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We Demanded A Bold New Paradigm For Building Rural Prosperity From the Bottom Up And Joe Biden and Congressional Democrats Are Delivering

We all agree that the small town way of life is worth fighting for and that no one should have to choose between leaving their hometown and providing their family with opportunity, healthcare, and financial security. 

That’s why, for over a year, has been advocating for a strategic program to unlock federal funding for small towns and rural communities. As a down payment on a comprehensive overhaul of failed federal programs in rural America, we joined with a loose coalition of rural advocates calling for a new, bottom-up approach to rebuilding rural economies that puts local leaders in the driver seat.

Now, President Joe Biden and Congressional Democrats appear to be doing something about it, and our work is starting to pay off. 

Today, the House Agriculture Committee released their piece of the $3.5 trillion budget reconciliation package that includes more than $18 billion rural prosperity, water and energy programs and an historic $40 billion for forestry programs over the next decade. 

Included in the details released today by House Democrats is a new $4 billion “Rural Partnership Program” championed by Rep. Antonio Delgado, Rep. Cheri Bustos, and Rep. Angie Craig that’s focused on giving local, rural experts the tools they need to leverage federal funds to bring good paying jobs to their communities.

At the core of the new $4 billion rural Partnership Program are two new grant programs called “Rural Prosperity Development Grants’ and “Rural Innovation Grants” that will remain in effect until September 30, 2031.

The new Rural Prosperity Development Grants will provide $3.5 billion to micropolitan local/tribal governments, veteran authorities, non-profit & for-profit organizations, philanthropic organizations, community development financial institutions, cooperative extension, and institutions of higher education working to reduce poverty and increase homegrown prosperity in small towns and rural communities.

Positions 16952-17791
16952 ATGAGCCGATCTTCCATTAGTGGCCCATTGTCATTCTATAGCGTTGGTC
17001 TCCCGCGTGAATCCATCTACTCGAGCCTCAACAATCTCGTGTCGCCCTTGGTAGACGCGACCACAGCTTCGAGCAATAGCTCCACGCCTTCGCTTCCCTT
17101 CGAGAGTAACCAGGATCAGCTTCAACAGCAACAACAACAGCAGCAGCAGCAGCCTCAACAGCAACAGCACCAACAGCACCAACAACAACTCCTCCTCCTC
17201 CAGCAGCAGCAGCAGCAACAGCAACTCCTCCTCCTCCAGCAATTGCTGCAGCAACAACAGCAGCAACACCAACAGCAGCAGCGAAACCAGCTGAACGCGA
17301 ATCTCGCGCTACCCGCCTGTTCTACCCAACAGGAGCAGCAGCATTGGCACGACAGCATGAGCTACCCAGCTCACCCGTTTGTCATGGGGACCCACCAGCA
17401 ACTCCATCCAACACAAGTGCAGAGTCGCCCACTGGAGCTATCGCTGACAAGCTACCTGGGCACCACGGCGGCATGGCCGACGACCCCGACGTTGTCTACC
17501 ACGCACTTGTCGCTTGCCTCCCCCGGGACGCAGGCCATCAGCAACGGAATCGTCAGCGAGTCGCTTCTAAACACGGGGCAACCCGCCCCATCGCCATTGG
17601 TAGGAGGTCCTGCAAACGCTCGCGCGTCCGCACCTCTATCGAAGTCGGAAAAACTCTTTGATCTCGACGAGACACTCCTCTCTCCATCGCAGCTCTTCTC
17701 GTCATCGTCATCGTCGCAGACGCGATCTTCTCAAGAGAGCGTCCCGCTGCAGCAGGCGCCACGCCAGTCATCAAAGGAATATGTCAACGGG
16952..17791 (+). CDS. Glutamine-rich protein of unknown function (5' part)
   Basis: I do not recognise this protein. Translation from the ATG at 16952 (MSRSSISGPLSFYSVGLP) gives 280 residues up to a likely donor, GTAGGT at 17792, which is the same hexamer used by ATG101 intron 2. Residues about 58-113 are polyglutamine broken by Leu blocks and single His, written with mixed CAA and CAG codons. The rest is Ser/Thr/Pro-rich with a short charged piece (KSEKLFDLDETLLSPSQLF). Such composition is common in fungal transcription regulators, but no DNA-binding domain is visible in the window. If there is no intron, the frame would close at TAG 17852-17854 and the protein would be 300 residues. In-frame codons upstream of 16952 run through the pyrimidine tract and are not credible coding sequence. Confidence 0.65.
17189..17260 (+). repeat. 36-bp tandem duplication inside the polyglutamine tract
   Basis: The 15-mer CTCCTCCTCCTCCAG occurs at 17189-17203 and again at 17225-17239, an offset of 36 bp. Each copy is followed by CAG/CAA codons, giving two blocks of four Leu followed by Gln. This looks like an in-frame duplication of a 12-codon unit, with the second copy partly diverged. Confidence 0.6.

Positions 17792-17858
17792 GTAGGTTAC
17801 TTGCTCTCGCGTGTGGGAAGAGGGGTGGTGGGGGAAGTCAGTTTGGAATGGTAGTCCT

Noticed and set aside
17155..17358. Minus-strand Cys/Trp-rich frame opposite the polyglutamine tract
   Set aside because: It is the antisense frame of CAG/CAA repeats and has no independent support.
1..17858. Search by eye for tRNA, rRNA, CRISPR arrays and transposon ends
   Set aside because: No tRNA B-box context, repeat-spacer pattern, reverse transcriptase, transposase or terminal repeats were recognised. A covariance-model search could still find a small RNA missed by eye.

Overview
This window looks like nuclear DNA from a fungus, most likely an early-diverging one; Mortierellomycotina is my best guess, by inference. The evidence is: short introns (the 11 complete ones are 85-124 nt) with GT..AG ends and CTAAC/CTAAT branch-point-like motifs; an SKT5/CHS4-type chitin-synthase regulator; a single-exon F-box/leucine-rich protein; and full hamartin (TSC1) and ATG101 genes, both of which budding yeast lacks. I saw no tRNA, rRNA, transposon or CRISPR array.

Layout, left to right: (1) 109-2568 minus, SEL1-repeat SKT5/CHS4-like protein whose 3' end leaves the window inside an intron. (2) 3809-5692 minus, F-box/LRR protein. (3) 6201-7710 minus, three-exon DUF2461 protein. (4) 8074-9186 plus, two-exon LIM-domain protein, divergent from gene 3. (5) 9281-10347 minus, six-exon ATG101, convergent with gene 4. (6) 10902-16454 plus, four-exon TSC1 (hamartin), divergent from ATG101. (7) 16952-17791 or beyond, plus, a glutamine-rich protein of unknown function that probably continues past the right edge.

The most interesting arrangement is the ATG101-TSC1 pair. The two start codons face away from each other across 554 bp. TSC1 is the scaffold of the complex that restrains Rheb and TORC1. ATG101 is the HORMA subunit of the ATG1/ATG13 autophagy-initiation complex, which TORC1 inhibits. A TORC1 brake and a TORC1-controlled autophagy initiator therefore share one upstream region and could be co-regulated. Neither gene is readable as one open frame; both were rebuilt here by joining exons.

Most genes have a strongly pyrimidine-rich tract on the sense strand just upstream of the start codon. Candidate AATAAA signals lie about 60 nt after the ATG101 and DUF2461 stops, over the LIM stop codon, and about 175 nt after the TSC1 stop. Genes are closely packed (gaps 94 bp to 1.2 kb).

In the past, the most economically disadvantaged rural communities struggled to leverage federal funds intended to promote economic opportunities because they lacked the grant writing, strategic planning, and administrative resources needed to access federal dollars.

The Rural Prosperity Development Grants in the Democrat’s Reconciliation bill changes this precedent by providing these economically disadvantaged communities with the tools they need to compete and waive the 25% matching requirements for communities experiencing economic distress.

Additionally, House Democrats are allocating another $370 million for Rural Prosperity Innovation Grants to provide technical assistance to support groups awarded RPD grants.

And the commitments to rural America in the House reconciliation bill don’t stop there.

The climate crisis is uniquely impacting small towns and rural communities. An increase in flooding in some communities and wildfires and droughts in others are pushing small rural communities, many of which have long struggled economically, to the brink of bankruptcy.

Rather than bouncing back, places hit repeatedly by more violent weather, longer droughts, and large wildfires are unraveling. When residents and employers leave, the tax base shrinks, and it becomes even harder to fund basic services.

The House proposal allocates $40 billion to mitigate wildfire risks by reducing hazardous fuels, managing vegetation, and providing forest restoration and resilience grants and provides $2.25 billion for a Civilian Climate Corps focused on managing national forest land.

House Democrats are also investing heavily in rural and agricultural related climate research setting aside about $7.75 billion for agricultural research and infrastructure, including $380 million for the Agriculture Advanced Research and Development Authority, $250 million for USDA’s climate hubs, and $45 million for the Economic Research Service to study the impact of climate change on agricultural economies.

And remember, these are only the provisions in the reconciliation bill from the House Agriculture Committee. They don’t include other programs like the $25 billion in funding to invest in small business programs approved by the House Small Business Committee and a host of new programs like universal pre-k, free community college, and farm worker legalization that would be a major boost for rural economies.

But the fact is, we’re just getting started. The announcement of these provisions are only the beginning. We still need to make sure these programs make it through the markup process and once they pass ensure that the money we designate for rural communities stays in rural communities for as long as possible.

Without a doubt, our Campaign for Rural Progress is paying off. We demanded a bold new paradigm for building rural prosperity from the bottom up and Washington is set to deliver.

With the leadership of Joe Biden and House Democrats, it's starting to feel like a new day in rural America. 


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